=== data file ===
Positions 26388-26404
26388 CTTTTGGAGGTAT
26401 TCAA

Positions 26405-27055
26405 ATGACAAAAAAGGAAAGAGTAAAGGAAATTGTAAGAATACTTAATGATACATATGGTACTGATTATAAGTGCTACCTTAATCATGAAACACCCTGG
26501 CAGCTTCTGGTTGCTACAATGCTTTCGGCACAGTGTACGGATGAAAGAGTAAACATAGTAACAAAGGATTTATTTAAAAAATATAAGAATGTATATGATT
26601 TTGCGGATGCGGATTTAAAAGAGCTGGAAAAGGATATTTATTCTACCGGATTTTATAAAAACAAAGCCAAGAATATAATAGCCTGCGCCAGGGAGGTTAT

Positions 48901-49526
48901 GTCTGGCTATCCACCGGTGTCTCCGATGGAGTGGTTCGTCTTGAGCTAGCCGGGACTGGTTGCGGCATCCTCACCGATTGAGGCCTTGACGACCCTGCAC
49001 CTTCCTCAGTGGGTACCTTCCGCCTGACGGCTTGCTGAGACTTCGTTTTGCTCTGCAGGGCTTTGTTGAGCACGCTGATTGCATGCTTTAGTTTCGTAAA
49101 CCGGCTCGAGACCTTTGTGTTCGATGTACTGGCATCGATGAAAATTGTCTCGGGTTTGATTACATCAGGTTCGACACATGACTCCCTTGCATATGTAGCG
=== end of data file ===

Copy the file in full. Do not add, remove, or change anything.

Positions 26388-26404
26388 CTTTTGGAGGTAT
26401 TCAA

Positions 26405-27055
26405 ATGACAAAAAAGGAAAGAGTAAAGGAAATTGTAAGAATACTTAATGATACATATGGTACTGATTATAAGTGCTACCTTAATCATGAAACACCCTGG
26501 CAGCTTCTGGTTGCTACAATGCTTTCGGCACAGTGTACGGATGAAAGAGTAAACATAGTAACAAAGGATTTATTTAAAAAATATAAGAATGTATATGATT
26601 TTGCGGATGCGGATTTAAAAGAGCTGGAAAAGGATATTTATTCTACCGGATTTTATAAAAACAAAGCCAAGAATATAATAGCCTGCGCCAGGGAGGTTAT

Positions 48901-49526
48901 GTCTGGCTATCCACCGGTGTCTCCGATGGAGTGGTTCGTCTTGAGCTAGCCGGGACTGGTTGCGGCATCCTCACCGATTGAGGCCTTGACGACCCTGCAC
49001 CTTCCTCAGTGGGTACCTTCCGCCTGACGGCTTGCTGAGACTTCGTTTTGCTCTGCAGGGCTTTGTTGAGCACGCTGATTGCATGCTTTAGTTTCGTAAA
49101 CCGGCTCGAGACCTTTGTGTTCGATGTACTGGCATCGATGAAAATTGTCTCGGGTTTGATTACATCAGGTTCGACACATGACTCCCTTGCATATGTAGCG